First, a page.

Raise Alzheimer’s Awareness during November

November 17, 2014
Alzheimer's and dementia

Educate others about Alzheimer’s during November.

Since 1983, November has been designated National Alzheimer’s Disease Awareness Month. In the past thirty-one years, the number of people diagnosed with Alzheimer’s has grown from about 2,000,000 to more than 5,000,000, and while more and more people are familiar with Alzheimer’s, most know little about the facts behind the disease. November is a great time to help correct misconceptions and to help spread information about this condition.


Those with loved ones suffering from this disease can help to correct common misconceptions. Here are a few prevalent myths about Alzheimer’s:

  1. Alzheimer’s is just what happens when a person gets old. This is simply not true on at least two counts: one, a surprisingly large number of people contract Alzheimer’s in their 40’s and 50’s, much earlier than is the common perception. More importantly, Alzheimer’s is NOT part of the normal aging process.  Yes, memory loss is often a byproduct of senior years, but there is a big difference between memory loss and Alzheimer’s.
  2. Alzheimer’s can be prevented, so those who get Alzheimer’s have only themselves to blame. Nobody is “at fault” for developing Alzheimer’s. In some cases, genes play a role in its development. While studies suggest that there is some sort of link between diet and exercise and development of Alzheimer’s, the link itself is unclear. Two people can engage in exactly the same lifestyle choices, but one may develop Alzheimer’s and the other may not. Blaming a person for having Alzheimer’s is simply wrong.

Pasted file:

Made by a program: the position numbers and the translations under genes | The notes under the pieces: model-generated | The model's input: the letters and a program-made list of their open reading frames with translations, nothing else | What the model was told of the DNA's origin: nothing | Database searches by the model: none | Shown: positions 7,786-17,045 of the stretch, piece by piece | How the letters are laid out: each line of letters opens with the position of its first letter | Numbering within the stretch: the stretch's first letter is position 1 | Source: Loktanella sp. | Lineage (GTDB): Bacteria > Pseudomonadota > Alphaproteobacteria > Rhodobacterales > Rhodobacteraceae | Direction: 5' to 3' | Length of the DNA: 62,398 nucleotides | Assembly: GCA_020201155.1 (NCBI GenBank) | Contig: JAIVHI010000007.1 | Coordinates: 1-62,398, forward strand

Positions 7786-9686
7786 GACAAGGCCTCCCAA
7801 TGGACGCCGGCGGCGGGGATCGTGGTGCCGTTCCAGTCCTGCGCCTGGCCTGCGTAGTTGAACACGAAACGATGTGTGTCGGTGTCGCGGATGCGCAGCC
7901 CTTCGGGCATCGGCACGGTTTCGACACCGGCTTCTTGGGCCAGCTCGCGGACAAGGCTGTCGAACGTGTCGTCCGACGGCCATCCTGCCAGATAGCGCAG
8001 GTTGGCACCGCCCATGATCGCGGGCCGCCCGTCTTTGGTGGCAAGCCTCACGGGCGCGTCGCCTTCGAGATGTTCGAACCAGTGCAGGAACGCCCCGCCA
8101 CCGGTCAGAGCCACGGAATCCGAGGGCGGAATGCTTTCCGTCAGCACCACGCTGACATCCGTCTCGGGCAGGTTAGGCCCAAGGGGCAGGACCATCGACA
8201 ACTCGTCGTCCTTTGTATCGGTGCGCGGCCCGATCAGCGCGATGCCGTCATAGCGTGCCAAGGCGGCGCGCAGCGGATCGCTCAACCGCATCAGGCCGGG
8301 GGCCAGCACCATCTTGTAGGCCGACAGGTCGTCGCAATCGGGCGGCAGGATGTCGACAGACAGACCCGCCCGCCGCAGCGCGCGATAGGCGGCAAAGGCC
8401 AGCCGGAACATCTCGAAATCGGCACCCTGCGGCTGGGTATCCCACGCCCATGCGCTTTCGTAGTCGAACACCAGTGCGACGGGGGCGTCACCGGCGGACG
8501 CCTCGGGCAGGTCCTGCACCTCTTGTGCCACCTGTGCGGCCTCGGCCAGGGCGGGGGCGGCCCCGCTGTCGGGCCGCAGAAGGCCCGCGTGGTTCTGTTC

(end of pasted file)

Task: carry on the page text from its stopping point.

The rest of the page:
3. Depression leads to Alzheimer’s. Many people who are depressed develop Alzheimer’s, and vice versa – just because a person is depressed in no way signifies that he or she is more likely to develop Alzheimer’s.
  4. Drugs can cure Alzheimer’s. There is no cure for Alzheimer’s at this time. There are some drugs which are used to help slow down the progression of the disease, but none of these stop the disease or reverse damage that has already been done.


As part of National Alzheimer’s Disease Awareness Month, the Alzheimer’s Foundation of America will hold a national memory screening on November 18. For more information, click here.

Home Instead Senior Care Live Chat

The Family Caregiver Support Series from Home Instead Senior Care continues to offer regular live chats on issues related to Alzheimer’s and dementia. On November 20, Molly Carpenter will answer questions about Alzheimer’s issues of concern. Learn more here.

Spreading Alzheimer’s awareness can only lead to greater understanding of the disease. Take a few moments to educate others during November.

Writer, Craig Butler

Craig Butler has been writing on a wide range of topics for more than fifteen years. As the National Communications Director for the Cooley's Anemia Foundation, Craig regularly writes on a range of health and medical topics. Among the many projects he has written for the Foundation is the Cooley's Anemia Storybook, a collection of original short stories for children with the blood disorder Cooley's Anemia. His freelance work has ranged from reviewing moves and CDs to creating entertainment-related stories about baldness, to creating text for comic strips. Craig looks forward to having a dialogue with you about senior care and issues of concern.

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